Jenny Karraker
Nov 18, 2013 Jenny Karraker rated it really liked it
I enjoyed this book about the voyage of the St. Louis, carrying Jewish passengers to Cuba, where they hoped to settle or move to the United States. The cruelty of the Nazis was nothing new, but I was surprised to learn about the corruption and greed of Cuba at that time. To enter Cuba, passengers were required by the Cuban government to buy a $500 visa. However, The Cuban director of immigration Manuel Benitez concocted a plan to sell the Jews a cheaper $150 landing permit, which was totally bog ...more
Oct 08, 2014 Ravi rated it it was amazing
Shelves: non-fiction
I dont usually read Non-Fiction and i dont usually give 5 stars to a book.
This was a truly compelling and touching story.There is no other living being other than the human race that inflict this amount of atrocity to another human being.
I hope stories like these stop at the Nazi regime and it remains in history.
Kent L. Phillips
Feb 03, 2016 Kent L. Phillips rated it really liked it  ·  review of another edition
I didnt know that

I find the study of WWII Germany extremely interesting. This book opened a new chapter in my understanding of what was going on in the background. It is yet another example of how humans seem out of touch with the basic fundamentals of civilization.
Feb 25, 2016 Donna rated it really liked it
Captivating and compelling. A history lesson presented in a very readable form. I had no idea that this had ever occurred. I did occassionally get lost in the abundance of names and politics, but it didn't affect my enjoyment of the book. A very haunting story.
David Lowther
Feb 12, 2013 David Lowther rated it really liked it  ·  review of another edition
This was a very sound account of one of the most disgraceful stories of the immediate pre second world war period. Nine hundred passengers, a majority of them Jewish refugees from Germany sail to Cuba expecting to be allowed to stay there while they wait permission to enter the United States. You should read the book to discover what happens next.

The authors' have done their homework extremely well, using interviews from those who were there, newsreels, newspaper coverage and other sources to pr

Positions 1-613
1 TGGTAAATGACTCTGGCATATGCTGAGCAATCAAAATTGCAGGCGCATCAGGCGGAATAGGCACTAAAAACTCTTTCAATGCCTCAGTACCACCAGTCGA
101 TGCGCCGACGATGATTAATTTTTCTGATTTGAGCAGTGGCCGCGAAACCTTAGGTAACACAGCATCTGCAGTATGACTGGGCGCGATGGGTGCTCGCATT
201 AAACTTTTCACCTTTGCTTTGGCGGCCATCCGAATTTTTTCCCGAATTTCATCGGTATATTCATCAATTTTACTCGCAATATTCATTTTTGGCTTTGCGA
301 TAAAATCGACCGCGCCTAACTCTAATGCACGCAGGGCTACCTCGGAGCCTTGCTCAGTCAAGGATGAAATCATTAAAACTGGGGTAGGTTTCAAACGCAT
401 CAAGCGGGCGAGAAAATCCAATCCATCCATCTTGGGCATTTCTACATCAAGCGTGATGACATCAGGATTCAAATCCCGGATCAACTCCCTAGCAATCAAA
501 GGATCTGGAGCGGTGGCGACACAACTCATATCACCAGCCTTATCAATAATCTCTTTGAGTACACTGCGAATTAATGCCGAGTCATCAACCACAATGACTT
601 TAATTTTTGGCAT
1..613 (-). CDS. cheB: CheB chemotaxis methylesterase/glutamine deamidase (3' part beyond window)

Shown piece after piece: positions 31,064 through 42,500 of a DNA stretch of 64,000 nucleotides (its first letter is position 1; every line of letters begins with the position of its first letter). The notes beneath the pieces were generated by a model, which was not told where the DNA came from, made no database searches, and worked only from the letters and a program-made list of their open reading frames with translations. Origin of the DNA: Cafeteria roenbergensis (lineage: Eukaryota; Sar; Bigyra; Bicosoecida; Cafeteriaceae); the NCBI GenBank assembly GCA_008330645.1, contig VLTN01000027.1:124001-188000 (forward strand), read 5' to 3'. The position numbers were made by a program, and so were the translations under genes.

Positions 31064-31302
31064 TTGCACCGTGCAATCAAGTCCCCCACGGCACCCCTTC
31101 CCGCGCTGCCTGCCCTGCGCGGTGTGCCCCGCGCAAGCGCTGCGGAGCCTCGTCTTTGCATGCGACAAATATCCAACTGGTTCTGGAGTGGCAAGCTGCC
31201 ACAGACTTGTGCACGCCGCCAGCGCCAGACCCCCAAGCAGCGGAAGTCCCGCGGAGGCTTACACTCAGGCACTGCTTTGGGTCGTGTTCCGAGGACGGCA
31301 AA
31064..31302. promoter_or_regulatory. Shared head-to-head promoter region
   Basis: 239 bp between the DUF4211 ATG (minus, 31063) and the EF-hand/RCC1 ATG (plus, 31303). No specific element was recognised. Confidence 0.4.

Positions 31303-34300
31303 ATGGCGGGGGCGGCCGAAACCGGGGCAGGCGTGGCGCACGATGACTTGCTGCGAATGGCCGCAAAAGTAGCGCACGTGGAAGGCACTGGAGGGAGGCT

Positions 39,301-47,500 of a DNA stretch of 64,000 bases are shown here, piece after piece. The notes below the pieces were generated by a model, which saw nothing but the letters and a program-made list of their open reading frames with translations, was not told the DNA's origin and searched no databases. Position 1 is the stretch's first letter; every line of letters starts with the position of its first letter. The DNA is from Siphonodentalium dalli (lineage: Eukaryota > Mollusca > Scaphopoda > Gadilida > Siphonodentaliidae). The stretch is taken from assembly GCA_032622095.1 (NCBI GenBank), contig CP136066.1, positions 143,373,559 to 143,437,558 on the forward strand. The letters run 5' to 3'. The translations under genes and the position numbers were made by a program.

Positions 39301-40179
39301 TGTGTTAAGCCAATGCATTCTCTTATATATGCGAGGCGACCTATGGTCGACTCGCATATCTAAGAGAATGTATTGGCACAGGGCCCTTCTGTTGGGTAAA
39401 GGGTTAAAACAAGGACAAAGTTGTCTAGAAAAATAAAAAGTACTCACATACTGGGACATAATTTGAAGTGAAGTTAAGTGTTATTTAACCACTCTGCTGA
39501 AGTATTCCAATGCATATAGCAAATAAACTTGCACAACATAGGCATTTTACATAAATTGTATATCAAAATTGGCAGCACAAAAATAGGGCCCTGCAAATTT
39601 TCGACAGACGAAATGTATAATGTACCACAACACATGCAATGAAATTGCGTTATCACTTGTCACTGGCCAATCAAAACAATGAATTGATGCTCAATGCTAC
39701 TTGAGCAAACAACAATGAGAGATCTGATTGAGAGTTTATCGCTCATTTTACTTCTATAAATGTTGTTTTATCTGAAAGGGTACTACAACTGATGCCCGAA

Apr 09, 2013 Kay rated it it was amazing  ·  review of another edition
This is an amazing book about a dreadful episode just before the Second World War. As the number of people trying to flee Nazi Germany increased, other countries became less and less happy to accept the refugees because of the strain it put on their own economies and social systems. In May/June 1939 one particular ship, the SS Louis, with 937 passengers aboard was refused permission to dock and offload in Cuba and this book follows the voyage day by day together with the discussions and negotiat ...more
Jan 06, 2016 Edward rated it really liked it
What a great (yet incredibly tragic and heartbreaking) story. This is one of those important historical events that isn't normally talked about in history classes. I was transported onto the ship with those passengers and riveted to the story, rooting for them, wondering what the outcome would be. I simply cannot imagine the horrors these people had to endure, being at the mercy of governments that would not take them in and knowing if the ship was turned around they would surely all be extermin ...more
Mar 01, 2013 Crystal rated it really liked it  ·  review of another edition
Recounts the events of 900+ German Jews ordered to leave their home country of Germany and sail to Cuba. Of course, they are first bilked of all money, their own and more from friends abroad. But they were never meant to be received in Cuba nor elsewhere because the Germans under Hitler's wicked spell cast the spell across the Atlantic through propaganda and so incited hate and fear of the refugees. Excellent writing because of the extent and honesty the authors went to get first hand accounts f ...more